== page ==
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U.S. close to decision on 9/11 trial for Khalid Sheikh Mohammed

WASHINGTON (Reuters) - The Obama administration is close to deciding where the self-professed mastermind of the September 11 attacks in 2001 will be tried and whether he will face a military tribunal, Attorney General Eric Holder said on Wednesday.

Holder did not provide specifics to reporters and did not respond when asked if a decision on the trial of Khalid Sheikh Mohammed would come by the end of the year.

Holder’s initial plan to try him and four other accused plotters in a federal court in New York City was put on hold after local officials and members of Congress said he should be tried in a military court for security and other reasons.

“The process is an ongoing one. We are working to make a determination about the placement of that trial,” Holder told reporters after meeting with Canadian officials on cross-border security. “We have been working on it and I think we’re close to a decision.”

Almost a year ago, he announced Mohammed’s trial would be held in a U.S. criminal court blocks from the site of the World Trade Center that was destroyed in the attacks. That plan was derailed by concerns about security and complaints the suspects should not be given full U.S. legal rights.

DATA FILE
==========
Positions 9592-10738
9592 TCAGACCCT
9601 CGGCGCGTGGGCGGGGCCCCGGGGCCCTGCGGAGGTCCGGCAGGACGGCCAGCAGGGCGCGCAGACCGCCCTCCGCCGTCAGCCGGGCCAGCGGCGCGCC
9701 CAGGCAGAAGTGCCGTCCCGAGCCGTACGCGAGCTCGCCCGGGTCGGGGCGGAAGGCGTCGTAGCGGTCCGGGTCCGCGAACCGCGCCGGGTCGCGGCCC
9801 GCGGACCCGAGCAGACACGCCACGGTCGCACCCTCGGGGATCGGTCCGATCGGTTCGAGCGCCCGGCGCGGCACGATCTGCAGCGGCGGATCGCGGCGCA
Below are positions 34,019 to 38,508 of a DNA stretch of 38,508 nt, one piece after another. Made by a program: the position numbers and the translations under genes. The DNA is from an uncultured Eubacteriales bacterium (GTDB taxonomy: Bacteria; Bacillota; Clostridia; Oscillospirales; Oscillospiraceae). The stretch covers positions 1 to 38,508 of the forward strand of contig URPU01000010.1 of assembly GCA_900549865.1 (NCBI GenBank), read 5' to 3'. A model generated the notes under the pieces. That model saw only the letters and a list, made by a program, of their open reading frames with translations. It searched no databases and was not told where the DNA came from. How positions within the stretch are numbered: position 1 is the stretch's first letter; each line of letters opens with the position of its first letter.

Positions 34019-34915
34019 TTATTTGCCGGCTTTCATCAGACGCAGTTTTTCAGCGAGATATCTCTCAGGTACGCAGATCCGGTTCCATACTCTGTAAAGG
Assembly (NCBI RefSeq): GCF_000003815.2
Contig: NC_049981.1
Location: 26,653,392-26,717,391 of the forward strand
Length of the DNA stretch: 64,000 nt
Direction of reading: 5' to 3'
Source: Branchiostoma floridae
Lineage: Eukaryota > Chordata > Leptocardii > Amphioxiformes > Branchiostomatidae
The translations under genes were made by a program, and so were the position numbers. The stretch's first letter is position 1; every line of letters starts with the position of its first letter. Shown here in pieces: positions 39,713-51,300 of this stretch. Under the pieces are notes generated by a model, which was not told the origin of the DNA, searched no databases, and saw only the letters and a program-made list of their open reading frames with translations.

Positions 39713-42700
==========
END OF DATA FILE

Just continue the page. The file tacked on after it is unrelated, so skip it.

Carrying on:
Mohammed, an al Qaeda leader who was captured in Pakistan in 2003, has been imprisoned at the U.S. military base in Guantanamo Bay, Cuba. The U.S. Congress has strictly limited moving detainees like Mohammed from that location, requiring prior notification to Congress and reports on potential security risks.

By winning a majority in the U.S. House of Representatives in November elections, Republicans may complicate efforts by the Obama administration to prosecute terrorism suspects held at the Guantanamo prison in traditional criminal courts.

Republicans have demanded Guantanamo suspects be given military trials, which limit some of their legal rights.

“I urge Attorney General Holder not to hold any 9/11 trials in New York or anywhere in the United States,” said Republican New York Representative Peter King, the likely chairman of the House Homeland Security Committee next year.

“These 9/11 terrorists should be tried before a military commission at Guantanamo,” he said.

Even a usually close ally of Obama opposes the trial in Manhattan. “The trial should not and will not be in New York,” New York Democratic Senator Charles Schumer said in response to Holder’s remarks.

Before security concerns were raised, the Obama administration moved detainee Ahmed Khalfan Ghailani from the Guantanamo prison to New York City in June 2009 for a trial. He was accused of conspiring in the 1998 al Qaeda car bomb attacks on U.S. embassies in Africa.

His lawyers have argued he was tricked by the militant group and a jury in New York is deliberating his case. No security issues emerged during the trial and there appeared to be only slightly more security in the courthouse than usual.

Additional reporting by Thomas Ferraro in Washington and Basil Katz in New York; Editing by Peter Cooney